Name: Eydís Evensen
Occupation: Composer, pianist
Nationality: Icelandic
Current release: Earlier in 2021, Eydís Evensen released her debut album Bylur, an intimate, chambermusical, yet all the same cinematic work in which many smaller puzzle pieces combined into a dark, borderless landscape. Now, for Bylur Reworks, seven remixers have entered the personal realm of Evensen's mind and created an alternative version of the album. It spans the gamut from Janus Rasmussen's dream-house-rendition of “Dagdraumur” via ambient electronica mixes by Ed Carlsen and Uele Lamore up to Paddy Mulcahy's noisy “Wandering II”. For fans of the original, Bylur Reworks offers another chance to enter the both surreal and beguiling dream of Evensen's compositions.
Recommendations: I highly recommend for anyone to watch 'In The Mood for Love' by Wong Kar-Wai and to listen to 'Soccer Game' by Jóhann Jóhannson.

If you enjoyed this interview with Eydís Evensen and would like to find out more about her and her compositions, visit her official website. She is also on Instagram, Facebook, Soundcloud, and twitter.

When did you start composing - and what or who were your early passions and influences? What was it about music and/or sound that drew you to it?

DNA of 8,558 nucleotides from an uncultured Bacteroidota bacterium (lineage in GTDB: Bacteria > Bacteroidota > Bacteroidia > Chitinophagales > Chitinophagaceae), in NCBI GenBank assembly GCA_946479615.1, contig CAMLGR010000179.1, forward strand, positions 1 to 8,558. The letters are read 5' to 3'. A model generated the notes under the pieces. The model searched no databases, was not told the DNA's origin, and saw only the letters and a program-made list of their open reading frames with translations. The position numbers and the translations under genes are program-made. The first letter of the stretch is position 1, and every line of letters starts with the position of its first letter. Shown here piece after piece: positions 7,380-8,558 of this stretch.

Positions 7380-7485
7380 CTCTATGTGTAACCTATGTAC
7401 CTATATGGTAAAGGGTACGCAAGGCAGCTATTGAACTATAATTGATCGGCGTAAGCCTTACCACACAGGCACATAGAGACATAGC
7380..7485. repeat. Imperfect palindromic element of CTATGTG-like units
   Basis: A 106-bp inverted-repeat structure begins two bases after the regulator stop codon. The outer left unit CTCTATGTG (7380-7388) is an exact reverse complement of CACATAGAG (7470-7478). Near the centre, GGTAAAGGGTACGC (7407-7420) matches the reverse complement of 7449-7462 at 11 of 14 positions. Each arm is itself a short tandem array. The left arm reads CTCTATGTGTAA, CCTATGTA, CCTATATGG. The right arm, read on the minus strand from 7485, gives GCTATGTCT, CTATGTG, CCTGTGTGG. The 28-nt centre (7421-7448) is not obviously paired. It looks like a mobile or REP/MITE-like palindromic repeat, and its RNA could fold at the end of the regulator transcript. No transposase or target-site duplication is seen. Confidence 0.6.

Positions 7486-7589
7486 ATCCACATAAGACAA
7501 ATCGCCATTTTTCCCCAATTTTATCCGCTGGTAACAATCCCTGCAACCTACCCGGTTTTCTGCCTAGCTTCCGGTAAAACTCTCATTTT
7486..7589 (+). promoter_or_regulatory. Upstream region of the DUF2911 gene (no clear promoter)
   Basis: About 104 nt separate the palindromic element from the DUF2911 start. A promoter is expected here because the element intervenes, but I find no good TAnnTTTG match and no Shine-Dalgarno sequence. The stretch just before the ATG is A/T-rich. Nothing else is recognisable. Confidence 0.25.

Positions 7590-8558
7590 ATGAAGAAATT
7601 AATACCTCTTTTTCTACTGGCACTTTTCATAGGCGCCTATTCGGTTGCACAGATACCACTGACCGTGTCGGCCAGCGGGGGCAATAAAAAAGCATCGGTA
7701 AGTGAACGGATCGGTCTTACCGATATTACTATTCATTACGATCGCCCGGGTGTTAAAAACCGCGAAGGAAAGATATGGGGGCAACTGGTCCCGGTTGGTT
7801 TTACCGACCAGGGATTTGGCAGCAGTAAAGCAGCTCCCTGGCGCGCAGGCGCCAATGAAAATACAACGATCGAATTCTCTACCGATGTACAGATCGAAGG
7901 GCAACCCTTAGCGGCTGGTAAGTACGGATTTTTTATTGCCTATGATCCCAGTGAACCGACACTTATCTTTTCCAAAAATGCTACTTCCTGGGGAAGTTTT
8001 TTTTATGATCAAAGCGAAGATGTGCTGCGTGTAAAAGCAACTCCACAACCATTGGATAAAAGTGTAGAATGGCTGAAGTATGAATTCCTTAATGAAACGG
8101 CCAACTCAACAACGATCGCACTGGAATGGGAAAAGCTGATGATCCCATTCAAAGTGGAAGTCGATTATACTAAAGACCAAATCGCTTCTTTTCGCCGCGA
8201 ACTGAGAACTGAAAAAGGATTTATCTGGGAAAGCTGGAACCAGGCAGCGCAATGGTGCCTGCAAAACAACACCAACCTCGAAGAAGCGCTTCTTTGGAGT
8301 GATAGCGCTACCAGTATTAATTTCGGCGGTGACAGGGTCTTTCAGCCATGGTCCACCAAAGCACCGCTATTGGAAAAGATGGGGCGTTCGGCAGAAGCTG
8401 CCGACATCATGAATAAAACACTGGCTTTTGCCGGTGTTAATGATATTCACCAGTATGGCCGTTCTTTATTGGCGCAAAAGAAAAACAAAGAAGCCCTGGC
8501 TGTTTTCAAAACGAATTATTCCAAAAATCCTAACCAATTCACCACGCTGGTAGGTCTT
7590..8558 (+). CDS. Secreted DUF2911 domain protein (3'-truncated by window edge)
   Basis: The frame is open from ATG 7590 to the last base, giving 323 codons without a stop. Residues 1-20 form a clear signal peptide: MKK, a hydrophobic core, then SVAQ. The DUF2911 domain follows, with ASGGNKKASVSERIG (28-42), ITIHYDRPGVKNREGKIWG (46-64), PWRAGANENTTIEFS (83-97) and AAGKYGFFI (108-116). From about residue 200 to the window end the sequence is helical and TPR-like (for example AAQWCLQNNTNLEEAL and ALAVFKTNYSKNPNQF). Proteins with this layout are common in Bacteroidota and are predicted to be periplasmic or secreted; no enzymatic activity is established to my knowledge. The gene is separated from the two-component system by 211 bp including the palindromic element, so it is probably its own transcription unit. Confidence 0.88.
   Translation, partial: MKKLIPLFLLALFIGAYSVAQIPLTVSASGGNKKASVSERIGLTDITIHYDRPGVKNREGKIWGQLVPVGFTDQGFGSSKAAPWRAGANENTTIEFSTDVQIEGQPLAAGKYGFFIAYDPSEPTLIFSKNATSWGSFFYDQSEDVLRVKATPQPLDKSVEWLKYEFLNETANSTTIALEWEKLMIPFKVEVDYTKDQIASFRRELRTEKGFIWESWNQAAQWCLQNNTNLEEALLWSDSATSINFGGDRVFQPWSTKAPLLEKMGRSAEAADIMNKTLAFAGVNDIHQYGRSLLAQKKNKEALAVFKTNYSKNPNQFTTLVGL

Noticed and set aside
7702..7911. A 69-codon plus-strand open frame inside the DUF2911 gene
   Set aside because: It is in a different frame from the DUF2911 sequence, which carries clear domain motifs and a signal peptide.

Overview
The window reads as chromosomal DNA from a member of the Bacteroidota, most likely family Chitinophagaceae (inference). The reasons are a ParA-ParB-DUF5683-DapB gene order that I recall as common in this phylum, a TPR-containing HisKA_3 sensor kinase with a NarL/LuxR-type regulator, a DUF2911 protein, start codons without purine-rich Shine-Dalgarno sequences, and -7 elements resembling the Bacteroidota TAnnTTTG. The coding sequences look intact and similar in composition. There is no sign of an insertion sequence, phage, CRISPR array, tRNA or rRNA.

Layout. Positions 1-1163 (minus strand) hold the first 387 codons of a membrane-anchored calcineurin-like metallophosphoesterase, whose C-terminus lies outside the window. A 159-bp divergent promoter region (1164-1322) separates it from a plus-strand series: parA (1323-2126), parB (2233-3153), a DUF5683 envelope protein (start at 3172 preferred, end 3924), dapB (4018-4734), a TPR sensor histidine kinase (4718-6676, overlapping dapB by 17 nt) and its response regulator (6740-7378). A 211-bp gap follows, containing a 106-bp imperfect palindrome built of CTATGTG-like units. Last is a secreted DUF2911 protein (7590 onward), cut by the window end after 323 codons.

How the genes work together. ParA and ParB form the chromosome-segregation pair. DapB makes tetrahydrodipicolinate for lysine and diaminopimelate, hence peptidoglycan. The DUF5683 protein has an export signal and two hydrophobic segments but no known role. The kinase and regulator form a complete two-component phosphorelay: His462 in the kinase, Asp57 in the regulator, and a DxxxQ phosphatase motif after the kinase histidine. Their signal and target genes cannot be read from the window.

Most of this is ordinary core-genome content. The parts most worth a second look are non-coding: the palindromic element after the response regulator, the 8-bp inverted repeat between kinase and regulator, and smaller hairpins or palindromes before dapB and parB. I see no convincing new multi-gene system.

I started to compose at the age of 7 in my hometown Blönduós. I was highly influenced by all kinds of music of which my parents listened to while growing up, ranging from jazz, classical to rock and Icelandic folk songs.

I've felt drawn to the piano since I can remember myself, as well as feeling very intrigued by the record player we had - my favourite moments were those observing how the music became alive through this format of listening as well as observing my older siblings playing other instruments.

For most artists, originality is preceded by a phase of learning and, often, emulating others. What was this like for you: How would you describe your own development as an artist and the transition towards your own voice?

I felt as if I found a missing piece of myself which I could never put into words through composing on the piano.